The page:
12. L William Nylander, MoDo (SHL). A wizard at the U-18 WHC’s, Nylander is probably the most skilled player in this year’s draft. Raw without the puck and not a quality decision maker in terms of passing and using his teammates, he may take awhile to hit his stride.
  13. R Jakub Vrana, Linköping (SHL). Enjoyed a monster U-18’s (7, 8-2-10) and he’ll scoot up the rankings now. I know it’s small sample size, but a kid playing against men only has a small opportunity to showcase against players his own age. A nice range of skills, these players usually end up in Detroit, New Jersey, Los Angeles or Chicago.
  14. Haydn Fleury, Red Deer (WHL). His scouting report reads like Jay Bouwmeester’s, although I’m not sure he’ll deliver a lot offensively (defenseman don’t get a lot of points outside the power play). The dearth of defensemen in this year’s draft probably means he goes top 10 overall.
  15. L Sonny Milano,USNTDP (USHL). Another smaller skill guy, Milano is nicked a little because he also has some issues defensively (not terrible, just raw). A team drafting him will need to be patient, but he’s a really good prospect.
  16. C Adrian Kempe, MoDo (SHL). I’m not reading much about him, not sure why. 6.02, 187, skilled and works his bag off. What’s not to like? There may be something I’m missing about him, maybe he’s slow as molasses. If he can skate,  he should go middle of round one.
  17. L Nikolai Goldobin, Sarnia (OHL). A very good offensive winger who also has a two-way reputation, Goldobin ranks a little ahead of the rest of the pack because of his range of skills.
  18. R David Pastrnak, Sodertalje (SWE-2). Another fine offensive prospect, he has great puck skills and scoring ability. His calling card is a bullet shot.
  19. L Ivan Barbashev, Moncton (QMJHL). Skill winger who can shoot and make a pass, Barbashev is likely to go long after Perlini, but I’m not sure why.
  20. L Brendan Perlini, Niagra (OHL). A speedy winger whose draft ranking seems to be running ahead of his boxcar value, Perlini could go top 10 overall. My ranking reflects the fact that 58, 34-37-71 isn’t stellar compared to the big guns in this year’s draft.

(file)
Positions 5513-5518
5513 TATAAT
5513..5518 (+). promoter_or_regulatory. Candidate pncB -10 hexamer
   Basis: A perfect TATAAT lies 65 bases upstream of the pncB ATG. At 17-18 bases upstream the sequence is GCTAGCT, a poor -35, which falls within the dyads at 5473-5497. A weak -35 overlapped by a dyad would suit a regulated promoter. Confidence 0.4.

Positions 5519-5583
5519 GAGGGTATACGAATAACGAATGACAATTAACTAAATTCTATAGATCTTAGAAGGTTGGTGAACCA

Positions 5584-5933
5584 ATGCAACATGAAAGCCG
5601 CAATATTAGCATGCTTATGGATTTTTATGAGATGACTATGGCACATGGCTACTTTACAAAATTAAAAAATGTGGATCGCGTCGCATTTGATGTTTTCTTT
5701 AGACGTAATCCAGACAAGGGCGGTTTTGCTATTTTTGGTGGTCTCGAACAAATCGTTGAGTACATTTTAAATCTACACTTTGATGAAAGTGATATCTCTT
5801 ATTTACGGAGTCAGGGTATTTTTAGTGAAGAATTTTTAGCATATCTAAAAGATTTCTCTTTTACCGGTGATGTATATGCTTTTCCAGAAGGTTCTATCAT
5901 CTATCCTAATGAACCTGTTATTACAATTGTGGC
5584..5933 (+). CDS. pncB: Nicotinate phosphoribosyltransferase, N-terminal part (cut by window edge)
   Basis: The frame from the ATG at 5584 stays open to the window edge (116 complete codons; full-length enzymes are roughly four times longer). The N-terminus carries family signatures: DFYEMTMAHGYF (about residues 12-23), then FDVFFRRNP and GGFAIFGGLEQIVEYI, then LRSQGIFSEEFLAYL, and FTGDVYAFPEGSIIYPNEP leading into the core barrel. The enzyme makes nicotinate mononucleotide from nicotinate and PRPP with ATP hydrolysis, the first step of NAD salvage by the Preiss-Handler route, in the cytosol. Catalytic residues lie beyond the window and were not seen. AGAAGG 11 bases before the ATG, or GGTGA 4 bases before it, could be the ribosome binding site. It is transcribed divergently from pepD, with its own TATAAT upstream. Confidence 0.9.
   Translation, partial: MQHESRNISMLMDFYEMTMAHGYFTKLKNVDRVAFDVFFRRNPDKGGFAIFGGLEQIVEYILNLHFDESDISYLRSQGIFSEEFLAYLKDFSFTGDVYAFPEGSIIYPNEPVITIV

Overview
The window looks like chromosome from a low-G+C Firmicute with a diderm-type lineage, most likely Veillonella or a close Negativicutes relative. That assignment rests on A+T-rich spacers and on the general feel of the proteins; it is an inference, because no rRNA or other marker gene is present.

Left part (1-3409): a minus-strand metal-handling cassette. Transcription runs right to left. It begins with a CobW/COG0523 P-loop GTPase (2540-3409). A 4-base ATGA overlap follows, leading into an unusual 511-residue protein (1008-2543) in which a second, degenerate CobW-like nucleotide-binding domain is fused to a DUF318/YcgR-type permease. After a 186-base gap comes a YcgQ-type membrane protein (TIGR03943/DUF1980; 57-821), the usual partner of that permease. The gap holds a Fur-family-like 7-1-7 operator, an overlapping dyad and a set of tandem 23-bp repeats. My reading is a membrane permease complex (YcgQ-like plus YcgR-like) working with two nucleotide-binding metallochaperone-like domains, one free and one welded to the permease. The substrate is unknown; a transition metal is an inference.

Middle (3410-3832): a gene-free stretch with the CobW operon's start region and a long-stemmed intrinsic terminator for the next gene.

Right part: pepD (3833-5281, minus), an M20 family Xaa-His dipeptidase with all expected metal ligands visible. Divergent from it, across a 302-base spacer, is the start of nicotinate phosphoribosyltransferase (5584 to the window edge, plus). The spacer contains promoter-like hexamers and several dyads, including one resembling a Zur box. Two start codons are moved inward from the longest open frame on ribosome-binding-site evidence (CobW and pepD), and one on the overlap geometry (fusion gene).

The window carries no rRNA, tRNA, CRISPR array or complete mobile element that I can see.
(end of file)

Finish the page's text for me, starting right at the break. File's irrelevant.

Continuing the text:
21. C Jared McCann, Sault Ste. Marie (OHL). This is my kind of player. Possesses good offensive skills, but also owns a fine defensive reputation and is relied upon to do the dirty work. He would be really good value at this number.
  22. R Kevin Fiala, HV71 (SHL). Skilled forward with a lot of momentum after ripping up the U-18 tournament. He’s a gifted offensive player with defensive issues.
  23. L Dylan Larkin, USNTDP (USHL). Another power forward, Larkin appears to lack the offense of Tuch and Milano. Having said that, he was effective at the U-18’s and could surprise. We’ll get a better idea about him next season at the University of Michigan.
  24. L Nikita Scherbak, Saskatoon (WHL). Gritty winger lacks the top-end scoring ability of Fiala and the other forwards above him, but could get to the NHL as a two-way player or checker.
  25. C Nick Schmaltz, Green Bay (USHL). Closed well this season and has a chance to move up the draft charts in a big way. One of several kids in the USHL pushing their way into the (potential) first round, he is the fourth player from that league I’ve listed in my top 25. 
  • And after the third pick in the first round, what is the Oilers’ next pick in a solid draft year? Would you believe 88th or thereabouts?

    Traded 2nd and 3rd round picks.

    What are the odds of 4th, 5th and 6th round players making the NHL? Other than the third pick in the first round, tough job for the amateur scouts.

  • Quicksilver ballet

    Speed, Skill, Competitiveness and Size are rarely found together. One inch here or there matters little if he doesn’t have the first three attributes.

    If the Oilers do nothing and settle for the minimum due to them this summer. Take Bennett with the third. If there’s one kid who has the earmarks of not meeting expectations/bust potential. I think we can all agree we know who that is.